Coronavirus: June 1 'too early' for schools to reopen, says group of scientists

June 1 is “too early” for schools to reopen, a former government chief scientific adviser has said.

Sir David King, who chairs the “Independent Sage” group of scientists, said that “by going ahead with this dangerous decision, the government is further risking the health of our communities and the likelihood of a second spike”

It comes as the government prepares to publish advice received by the official Scientific Advisory Group for Emergencies (SAGE).

It also comes after as many as 27 councils raised concerns about the government’s plans to have reception, year 1 and year 6 pupils return on June 1.

A document setting out “interim findings and concerns” by the Independent Sage group states that delaying the reopening of schools by just two weeks until June 15 “approximately halves the risk to children”, and that delaying until September would be “less risky still”.

The advice states: “We believe that decisions on school opening should be guided by evidence of low levels of COVID-19 infections in the community and the ability to rapidly respond to new infections through a local test, track and isolate strategy. There is no clear evidence that these conditions are met.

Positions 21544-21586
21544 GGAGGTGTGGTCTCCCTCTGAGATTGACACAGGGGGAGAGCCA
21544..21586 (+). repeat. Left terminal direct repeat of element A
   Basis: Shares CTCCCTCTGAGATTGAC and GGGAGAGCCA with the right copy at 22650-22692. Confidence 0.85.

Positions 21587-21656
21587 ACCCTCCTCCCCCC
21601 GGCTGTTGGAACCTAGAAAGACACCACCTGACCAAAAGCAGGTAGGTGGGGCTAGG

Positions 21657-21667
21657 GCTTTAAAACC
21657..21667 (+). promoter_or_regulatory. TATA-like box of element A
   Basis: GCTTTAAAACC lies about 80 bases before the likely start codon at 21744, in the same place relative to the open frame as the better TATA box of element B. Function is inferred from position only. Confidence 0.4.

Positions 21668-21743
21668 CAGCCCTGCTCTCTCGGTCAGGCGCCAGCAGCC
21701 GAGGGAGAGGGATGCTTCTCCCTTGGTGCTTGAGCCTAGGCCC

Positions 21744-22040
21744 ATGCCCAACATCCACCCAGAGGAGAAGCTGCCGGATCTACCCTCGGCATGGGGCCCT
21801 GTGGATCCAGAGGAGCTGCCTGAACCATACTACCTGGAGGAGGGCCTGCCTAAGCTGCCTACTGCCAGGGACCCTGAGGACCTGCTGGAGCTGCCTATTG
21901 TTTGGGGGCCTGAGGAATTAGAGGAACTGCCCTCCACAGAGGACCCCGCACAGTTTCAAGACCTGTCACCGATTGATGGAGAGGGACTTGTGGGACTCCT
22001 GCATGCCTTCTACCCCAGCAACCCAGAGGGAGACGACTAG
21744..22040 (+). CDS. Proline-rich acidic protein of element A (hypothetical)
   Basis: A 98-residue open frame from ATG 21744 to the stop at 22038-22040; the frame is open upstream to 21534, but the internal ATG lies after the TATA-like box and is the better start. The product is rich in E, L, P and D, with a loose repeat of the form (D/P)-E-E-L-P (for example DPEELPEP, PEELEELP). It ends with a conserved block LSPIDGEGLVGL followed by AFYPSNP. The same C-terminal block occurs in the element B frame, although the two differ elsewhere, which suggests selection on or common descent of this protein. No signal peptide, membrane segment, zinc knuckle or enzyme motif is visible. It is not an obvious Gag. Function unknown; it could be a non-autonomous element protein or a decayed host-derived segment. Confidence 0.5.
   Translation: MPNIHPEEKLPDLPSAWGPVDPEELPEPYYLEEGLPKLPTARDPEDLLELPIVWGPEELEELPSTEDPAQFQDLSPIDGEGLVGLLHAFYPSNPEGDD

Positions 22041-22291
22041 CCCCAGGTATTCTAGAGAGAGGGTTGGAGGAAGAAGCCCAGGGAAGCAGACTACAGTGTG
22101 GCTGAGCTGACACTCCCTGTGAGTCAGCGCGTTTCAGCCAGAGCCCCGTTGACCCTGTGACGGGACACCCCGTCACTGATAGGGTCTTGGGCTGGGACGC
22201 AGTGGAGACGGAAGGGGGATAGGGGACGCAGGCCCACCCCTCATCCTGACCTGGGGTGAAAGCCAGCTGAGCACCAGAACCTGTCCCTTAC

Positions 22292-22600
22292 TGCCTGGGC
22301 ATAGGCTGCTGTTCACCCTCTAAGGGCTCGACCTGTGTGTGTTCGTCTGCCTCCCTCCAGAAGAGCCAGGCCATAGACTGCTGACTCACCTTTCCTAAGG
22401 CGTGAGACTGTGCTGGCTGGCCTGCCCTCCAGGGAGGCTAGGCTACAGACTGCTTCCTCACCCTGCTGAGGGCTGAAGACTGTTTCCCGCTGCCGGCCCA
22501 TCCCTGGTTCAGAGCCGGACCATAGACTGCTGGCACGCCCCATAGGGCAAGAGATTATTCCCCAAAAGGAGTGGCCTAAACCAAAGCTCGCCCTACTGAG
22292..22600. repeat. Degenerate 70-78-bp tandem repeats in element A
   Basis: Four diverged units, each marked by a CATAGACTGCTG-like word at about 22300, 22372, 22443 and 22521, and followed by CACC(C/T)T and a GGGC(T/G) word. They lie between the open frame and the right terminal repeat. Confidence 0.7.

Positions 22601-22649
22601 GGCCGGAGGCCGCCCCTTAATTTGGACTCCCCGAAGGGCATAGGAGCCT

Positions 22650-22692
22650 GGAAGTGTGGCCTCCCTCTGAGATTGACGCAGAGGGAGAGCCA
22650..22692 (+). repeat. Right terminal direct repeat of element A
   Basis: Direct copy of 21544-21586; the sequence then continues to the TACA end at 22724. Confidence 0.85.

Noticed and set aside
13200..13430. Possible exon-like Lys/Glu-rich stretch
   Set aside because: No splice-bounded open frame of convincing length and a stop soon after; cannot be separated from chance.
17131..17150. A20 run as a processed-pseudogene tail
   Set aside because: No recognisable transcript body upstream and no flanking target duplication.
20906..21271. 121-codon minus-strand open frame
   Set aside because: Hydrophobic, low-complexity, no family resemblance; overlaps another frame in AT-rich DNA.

“Until they are it is not safe to open schools on June 1.”

The document goes on to state that “some rural areas might be ready to re-open schools earlier than other places”.

“Estimates of levels of infections must be based on up-to-date real time, detailed, local data on suspected and confirmed cases.

“To ensure that any local outbreaks are quickly spotted and contained, we strongly recommend that local test, track and isolate programmes are in place and tested before schools re-open. In cases where schools reopen where these safeguards are not in place, we suggest alternative testing strategies at the end of this document.”

The group modelled three return dates – June 1, June 15 and September 1, and found that children would be much more likely to catch the virus if schools reopened the week after next.

The group said the “main takeaway” from its analysis “is that risk falls relatively quickly over a week or two after commitment to a June 1 reopening date”.

“This means that delaying re-opening by a couple of weeks could allow time to find solutions to local challenges and set up strong local testing procedures while knowing that risks are getting lower.”